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NSIP Trust Fund Bill Passed 2nd Reading At The House Of Reps

House of Representatives has passed for second reading a bill seeking to provide a legal framework for the establishment of the National Social Investment Programme, NSIP. The bill is sponsored by the Speaker of the House, Femi Gbajabiamila, Hon. Ahmed Idris, Hon. Mansur Manu Soro and 9 other lawmakers.

Among the initiatives covered under the proposed fund include N-Power, conditional cash transfer (CCT), homegrown school feeding as well as government enterprise and empowerment programme (GEEP).

The programmes were part of what the Buhari administration set up under the national social investments programmes (NSIP to tackle poverty and unemployment in Nigeria.

The new bill seeks to establish a trust fund “with effective governing board and management team to administer and co-ordinate the implementation of the social investment programmes.’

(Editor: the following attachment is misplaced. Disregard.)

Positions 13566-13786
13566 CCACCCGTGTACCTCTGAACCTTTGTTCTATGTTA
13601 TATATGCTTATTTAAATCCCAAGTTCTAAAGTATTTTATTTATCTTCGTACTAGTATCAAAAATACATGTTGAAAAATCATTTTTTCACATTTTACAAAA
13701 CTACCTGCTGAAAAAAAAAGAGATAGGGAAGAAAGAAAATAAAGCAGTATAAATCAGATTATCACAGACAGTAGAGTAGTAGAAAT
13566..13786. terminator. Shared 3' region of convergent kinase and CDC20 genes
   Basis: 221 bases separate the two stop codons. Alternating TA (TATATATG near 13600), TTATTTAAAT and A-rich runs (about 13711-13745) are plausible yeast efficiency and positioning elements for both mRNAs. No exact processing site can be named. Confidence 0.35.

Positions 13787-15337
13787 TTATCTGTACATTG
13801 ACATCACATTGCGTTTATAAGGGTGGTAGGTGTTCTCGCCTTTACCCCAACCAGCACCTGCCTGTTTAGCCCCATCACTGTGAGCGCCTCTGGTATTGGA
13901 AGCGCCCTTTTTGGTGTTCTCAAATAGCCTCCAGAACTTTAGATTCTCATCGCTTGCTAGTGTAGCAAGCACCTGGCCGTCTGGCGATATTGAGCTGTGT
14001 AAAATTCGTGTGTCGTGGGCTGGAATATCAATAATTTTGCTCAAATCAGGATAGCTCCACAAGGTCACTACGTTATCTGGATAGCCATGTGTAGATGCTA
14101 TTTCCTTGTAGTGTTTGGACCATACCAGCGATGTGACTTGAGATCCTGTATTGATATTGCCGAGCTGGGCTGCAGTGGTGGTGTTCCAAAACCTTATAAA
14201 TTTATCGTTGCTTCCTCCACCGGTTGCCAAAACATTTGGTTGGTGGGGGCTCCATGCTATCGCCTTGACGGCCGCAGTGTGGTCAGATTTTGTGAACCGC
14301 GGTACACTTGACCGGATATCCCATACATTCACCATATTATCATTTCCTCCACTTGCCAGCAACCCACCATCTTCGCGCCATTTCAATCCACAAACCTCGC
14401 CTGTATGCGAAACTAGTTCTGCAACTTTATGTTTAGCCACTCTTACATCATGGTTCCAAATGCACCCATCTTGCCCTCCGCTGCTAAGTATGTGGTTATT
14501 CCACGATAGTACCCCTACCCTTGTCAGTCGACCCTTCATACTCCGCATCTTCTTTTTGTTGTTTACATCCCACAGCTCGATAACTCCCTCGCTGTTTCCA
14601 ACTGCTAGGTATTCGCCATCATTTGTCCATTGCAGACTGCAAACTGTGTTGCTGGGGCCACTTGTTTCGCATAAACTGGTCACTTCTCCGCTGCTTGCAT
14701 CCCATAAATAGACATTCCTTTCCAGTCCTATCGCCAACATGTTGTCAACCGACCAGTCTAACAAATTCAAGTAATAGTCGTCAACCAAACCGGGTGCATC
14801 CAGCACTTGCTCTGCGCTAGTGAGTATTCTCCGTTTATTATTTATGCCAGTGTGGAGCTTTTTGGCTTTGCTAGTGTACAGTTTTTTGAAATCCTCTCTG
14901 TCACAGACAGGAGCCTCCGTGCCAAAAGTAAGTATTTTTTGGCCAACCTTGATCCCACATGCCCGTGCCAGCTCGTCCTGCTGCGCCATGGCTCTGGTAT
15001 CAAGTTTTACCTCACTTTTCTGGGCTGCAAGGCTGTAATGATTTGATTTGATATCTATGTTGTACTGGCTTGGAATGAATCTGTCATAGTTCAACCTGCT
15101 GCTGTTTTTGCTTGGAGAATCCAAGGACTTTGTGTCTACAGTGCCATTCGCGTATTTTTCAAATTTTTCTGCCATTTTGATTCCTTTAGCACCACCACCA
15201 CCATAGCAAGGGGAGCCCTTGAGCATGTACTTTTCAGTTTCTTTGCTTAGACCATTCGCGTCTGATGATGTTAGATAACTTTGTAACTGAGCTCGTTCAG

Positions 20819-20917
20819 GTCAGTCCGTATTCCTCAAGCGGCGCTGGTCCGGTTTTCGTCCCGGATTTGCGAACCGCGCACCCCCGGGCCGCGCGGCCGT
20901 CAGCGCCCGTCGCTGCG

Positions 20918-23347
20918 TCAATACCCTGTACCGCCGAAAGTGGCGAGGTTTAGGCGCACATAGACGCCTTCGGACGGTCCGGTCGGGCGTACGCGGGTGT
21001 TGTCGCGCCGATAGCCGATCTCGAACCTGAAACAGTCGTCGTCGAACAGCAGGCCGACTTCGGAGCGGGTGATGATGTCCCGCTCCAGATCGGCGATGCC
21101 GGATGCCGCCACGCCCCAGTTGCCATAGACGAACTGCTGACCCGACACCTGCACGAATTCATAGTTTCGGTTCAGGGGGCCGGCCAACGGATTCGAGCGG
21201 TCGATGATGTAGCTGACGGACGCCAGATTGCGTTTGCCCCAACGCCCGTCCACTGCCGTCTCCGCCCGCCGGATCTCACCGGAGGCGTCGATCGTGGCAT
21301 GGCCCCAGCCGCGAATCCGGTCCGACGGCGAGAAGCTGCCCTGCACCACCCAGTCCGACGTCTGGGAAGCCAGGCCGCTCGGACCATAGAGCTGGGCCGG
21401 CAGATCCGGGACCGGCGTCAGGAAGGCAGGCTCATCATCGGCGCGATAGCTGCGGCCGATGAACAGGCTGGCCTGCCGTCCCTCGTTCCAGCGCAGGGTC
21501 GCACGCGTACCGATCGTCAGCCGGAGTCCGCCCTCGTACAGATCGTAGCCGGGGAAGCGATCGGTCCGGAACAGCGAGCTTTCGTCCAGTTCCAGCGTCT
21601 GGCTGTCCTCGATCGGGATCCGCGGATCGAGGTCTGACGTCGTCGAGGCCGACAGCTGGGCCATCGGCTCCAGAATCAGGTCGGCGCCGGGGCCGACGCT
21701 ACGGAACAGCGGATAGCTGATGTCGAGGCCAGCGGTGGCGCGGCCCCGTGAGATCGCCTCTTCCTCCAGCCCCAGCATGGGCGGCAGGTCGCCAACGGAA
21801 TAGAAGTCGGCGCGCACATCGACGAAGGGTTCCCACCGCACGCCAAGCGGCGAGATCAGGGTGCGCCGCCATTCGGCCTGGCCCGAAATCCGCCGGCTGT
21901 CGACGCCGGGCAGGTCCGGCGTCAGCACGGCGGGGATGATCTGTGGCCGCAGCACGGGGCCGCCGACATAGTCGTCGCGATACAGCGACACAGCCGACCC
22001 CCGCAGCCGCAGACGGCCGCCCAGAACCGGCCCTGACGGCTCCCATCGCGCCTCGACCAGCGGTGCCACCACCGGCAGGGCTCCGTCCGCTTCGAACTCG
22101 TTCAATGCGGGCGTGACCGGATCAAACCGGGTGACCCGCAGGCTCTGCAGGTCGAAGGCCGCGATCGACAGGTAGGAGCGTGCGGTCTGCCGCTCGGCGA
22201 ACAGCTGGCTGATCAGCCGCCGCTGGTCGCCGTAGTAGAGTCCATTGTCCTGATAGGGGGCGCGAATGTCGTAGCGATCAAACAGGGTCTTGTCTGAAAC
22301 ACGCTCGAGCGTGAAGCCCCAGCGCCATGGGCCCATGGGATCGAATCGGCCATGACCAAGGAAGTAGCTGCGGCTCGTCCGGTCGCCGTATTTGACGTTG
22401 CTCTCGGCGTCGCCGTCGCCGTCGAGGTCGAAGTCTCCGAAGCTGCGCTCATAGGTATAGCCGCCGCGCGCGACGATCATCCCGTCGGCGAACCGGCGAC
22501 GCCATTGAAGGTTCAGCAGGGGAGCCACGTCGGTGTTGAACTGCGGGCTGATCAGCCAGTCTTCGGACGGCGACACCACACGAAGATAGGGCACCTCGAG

Mansur Soro, the lead sponsor who is from Bauchi state, said it will create a legal institutional framework that will improve the efficiency of the programmes.

These programmes are basically aimed at reducing unbearable social condition and economic discomfort largely induced by unemployment, especially among youths with resultant poverty,” he said.

In spite of their significance as sources of empowerment and human capital development, there seems to be a non-existing institutional framework established by law to coordinate the activities of the various programmes.

This gap affects their purpose of establishment, capacity to deliver their mandate within time and inability to impact on transforming the lives of the teeming expected beneficiaries.

Soro added that the bill would also address the “looming gap’ in the social investment programmes and also help to “guarantee their sustainability” beyond the current administration.

It will ensure justice, equity and fairness in the distribution and disbursement of benefits among targeted beneficiaries irrespective of geographical location, sex, ethnic, religious or tribal considerations, he said.

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